The editions of the 689 Ur III texts, arranged by their catalogue numbers, are significant for further study of how the Puzrish-Dagan organization functioned. New evidence has been gleaned and new conclusions can be drawn from texts in this book.

The Harvard Semitic Studies series publishes volumes from the Harvard Museum of the Ancient Near East. Other series offered by Brill that publish volumes from the Museum include Studies in the Archaeology and History of the Levant and Harvard Semitic Monographs, https://hmane.harvard.edu/publications.
Author: Ido Koch
In Colonial Encounters in Southwest Canaan during the Late Bronze Age and the Early Iron Age Koch offers a detailed analysis of local responses to colonial rule, and to its collapse. The book focuses on colonial encounters between local groups in southwest Canaan (between the modern-day metropolitan areas of Tel Aviv and Gaza) and agents of the Egyptian Empire during the Late Bronze Age (16th–12th centuries BCE). This new perspective presents the multifaceted aspects of Egyptian colonialism, the role of local agency, and the reshaping of local practices and ideas. Following that, the book examines local responses to the collapse of the empire, mechanisms of societal regeneration during the Iron Age I (12th–10th centuries BCE), the remnants of the Egyptian–Canaanite colonial order, and changes in local ideology and religion.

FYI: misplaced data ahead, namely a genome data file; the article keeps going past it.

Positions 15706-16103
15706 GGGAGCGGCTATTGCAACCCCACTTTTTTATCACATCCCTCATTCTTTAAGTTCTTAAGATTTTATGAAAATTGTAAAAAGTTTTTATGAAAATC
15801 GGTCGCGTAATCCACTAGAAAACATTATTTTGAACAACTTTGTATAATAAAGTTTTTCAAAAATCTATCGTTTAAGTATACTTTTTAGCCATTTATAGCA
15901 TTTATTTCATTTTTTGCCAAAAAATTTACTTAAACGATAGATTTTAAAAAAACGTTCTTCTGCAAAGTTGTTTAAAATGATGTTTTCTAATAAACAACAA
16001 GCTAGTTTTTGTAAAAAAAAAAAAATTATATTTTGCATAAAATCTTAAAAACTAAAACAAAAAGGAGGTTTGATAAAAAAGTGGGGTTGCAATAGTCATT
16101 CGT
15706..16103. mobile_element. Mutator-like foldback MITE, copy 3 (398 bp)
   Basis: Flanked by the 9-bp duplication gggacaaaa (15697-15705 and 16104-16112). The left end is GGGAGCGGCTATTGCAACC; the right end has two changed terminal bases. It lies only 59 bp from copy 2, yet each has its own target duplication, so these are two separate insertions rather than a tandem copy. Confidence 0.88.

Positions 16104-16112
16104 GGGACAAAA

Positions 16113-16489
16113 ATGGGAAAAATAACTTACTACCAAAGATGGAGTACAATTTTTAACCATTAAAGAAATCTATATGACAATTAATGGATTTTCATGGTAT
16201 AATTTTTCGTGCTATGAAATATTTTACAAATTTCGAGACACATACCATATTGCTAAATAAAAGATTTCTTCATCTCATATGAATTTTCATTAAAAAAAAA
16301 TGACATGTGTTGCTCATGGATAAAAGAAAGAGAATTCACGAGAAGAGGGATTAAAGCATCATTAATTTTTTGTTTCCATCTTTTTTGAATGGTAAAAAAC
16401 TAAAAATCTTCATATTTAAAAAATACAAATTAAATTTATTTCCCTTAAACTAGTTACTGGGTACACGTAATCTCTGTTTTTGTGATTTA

This collection of eighteen essays addresses critical theological and ethical issues in the book of Job: (1) Prologue: From Eden to Uz; (2) Job and His Friends: “What Provokes You that You Keep on Talking?”; (3) Job and the Priests: “Look At Me and Be Appalled;” (4) Traumatizing Job: “God Has Worn Me Out;” (5) Out of the Whirlwind: “Can You Thunder with A Voice Like God’s?”; (6) Preaching Job and Job’s God: “Listen Carefully to My Words;” (7) Epilogue: “All’s Well That Ends Well” … or Is it? The lead essay raises the question that lingers over the entire book: What are we to think of a God who is complicit in the death of seven sons and three daughters “for no reason”?
Climate, Culture, and Conflicts
Volume Editors: Eckart Ehlers and Katajun Amirpur